"What I really see here is a hub for community development, a place where we support and inspire the neighborhood," says Adam Brock, of Northeast Denver's GrowHaus.
Brock, along with his long-time friend and fellow Denver native Coby Gould, helped open the Growhaus--an urban farm and marketplace in the Elyria-Swansea neighborhood--to increase the accessibility and affordability of fresh, healthy food in an area that has been labeled a "food desert."
The GrowHaus, located in an old warehouse at 47th and York, grows various vegetables, and even raises fish, which provide nutrients for plants in a precess called aquaponics. The food is then distributed and sold in Elyria-Swansea.
However, providing fresh local produce is only half the story, say Brock and Gould. The ultimate goal is to create a self-sustaining community center where residents take an active role in producing and selling their food.
"It's about us building a foundation for an institution that residents can build on," says Gould, who says he'd be happy if the organization took off without he an Brock spearheading the effort.
To keep the community engaged, the GrowHaus hosts classes in urban agriculture, keeps community plots for locals to try their hand at urban agriculture, and throws parties and community gatherings.
Brock says he considers the project to be "at least as much community as it is about food."
Both Brock and Gould have long shated a deep sense of the importance of food.
Gould's connection stems from his mother, who opened a catering company in Denver geared toward homeless individuals. His work with his mother opened his eyes to the cultural importance of food in a community, and its potential to empower people.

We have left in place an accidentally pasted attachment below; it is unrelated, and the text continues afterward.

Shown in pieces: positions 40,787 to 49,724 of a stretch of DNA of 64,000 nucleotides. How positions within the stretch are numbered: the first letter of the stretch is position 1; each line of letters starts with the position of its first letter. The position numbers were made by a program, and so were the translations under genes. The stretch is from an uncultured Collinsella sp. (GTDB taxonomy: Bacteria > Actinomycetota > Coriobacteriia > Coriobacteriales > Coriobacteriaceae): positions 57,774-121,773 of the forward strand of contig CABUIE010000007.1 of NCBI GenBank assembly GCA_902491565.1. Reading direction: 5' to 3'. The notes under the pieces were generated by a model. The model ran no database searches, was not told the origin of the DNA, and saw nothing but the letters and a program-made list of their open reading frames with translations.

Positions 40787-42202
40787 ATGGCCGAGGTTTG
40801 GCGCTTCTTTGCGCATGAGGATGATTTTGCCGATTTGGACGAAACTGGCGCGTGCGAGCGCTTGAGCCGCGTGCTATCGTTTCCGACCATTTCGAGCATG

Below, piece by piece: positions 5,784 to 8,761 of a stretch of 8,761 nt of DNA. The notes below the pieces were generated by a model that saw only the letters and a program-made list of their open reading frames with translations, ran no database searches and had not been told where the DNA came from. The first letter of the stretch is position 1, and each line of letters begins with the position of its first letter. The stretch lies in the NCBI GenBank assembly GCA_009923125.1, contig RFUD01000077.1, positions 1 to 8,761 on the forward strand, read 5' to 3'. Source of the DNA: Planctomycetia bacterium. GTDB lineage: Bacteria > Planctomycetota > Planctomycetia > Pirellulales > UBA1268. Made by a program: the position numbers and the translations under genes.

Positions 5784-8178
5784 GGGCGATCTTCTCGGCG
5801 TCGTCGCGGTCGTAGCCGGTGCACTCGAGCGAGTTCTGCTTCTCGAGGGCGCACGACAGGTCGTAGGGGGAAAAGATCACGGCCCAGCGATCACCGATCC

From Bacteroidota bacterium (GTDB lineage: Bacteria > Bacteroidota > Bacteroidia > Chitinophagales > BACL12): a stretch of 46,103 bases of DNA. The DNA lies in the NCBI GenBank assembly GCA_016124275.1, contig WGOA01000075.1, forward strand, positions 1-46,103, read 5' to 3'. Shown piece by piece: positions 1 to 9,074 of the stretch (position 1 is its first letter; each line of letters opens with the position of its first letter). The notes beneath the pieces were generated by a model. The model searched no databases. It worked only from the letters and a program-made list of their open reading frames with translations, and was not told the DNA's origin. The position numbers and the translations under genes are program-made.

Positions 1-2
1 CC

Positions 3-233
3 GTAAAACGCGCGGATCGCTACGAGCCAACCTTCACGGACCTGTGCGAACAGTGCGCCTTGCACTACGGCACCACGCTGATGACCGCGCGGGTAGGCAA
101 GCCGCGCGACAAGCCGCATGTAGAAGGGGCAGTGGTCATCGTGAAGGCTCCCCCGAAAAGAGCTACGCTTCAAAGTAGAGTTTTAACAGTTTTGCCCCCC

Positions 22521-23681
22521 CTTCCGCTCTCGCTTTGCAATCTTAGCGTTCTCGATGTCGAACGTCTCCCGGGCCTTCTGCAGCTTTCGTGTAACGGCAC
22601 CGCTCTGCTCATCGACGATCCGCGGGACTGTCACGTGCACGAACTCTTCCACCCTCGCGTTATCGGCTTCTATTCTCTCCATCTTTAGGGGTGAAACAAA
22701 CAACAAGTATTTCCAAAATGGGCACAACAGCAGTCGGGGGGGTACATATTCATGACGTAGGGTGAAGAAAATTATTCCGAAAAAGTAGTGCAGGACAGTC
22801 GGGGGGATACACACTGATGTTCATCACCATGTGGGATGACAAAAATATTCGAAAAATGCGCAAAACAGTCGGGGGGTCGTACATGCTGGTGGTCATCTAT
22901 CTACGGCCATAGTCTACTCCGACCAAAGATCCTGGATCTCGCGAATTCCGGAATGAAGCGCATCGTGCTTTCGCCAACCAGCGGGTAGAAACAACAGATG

Brock, who studied sustainability and permaculture (the idea of modeling businesses and communities after natural ecosystems) at New York University, says he sees urban agriculture as being "at the hub of everything from climate change to social justice to public health."
Their commitment to the societal and environmental importance of food is what led them to join the GrowHaus project, which was originally conceived by developer Paul Tamburello and activist Ashara Ekundayo in 2009.
Grants from organizations like Denver's Office of Economic Development and Kaiser Permanente have kept the GrowHaus afloat while the organization builds out its growing facilities. Ultimately, the plan is to fund the GrowHaus primarily by selling produce grown in-house.
In the mean-time, Brock and Gould continue to plan more community outreach events, including a Worm Composting Workshop on February 19, a Food Justice Workshop on February 26, and a Seed Swap and Planting Celebration on March 5.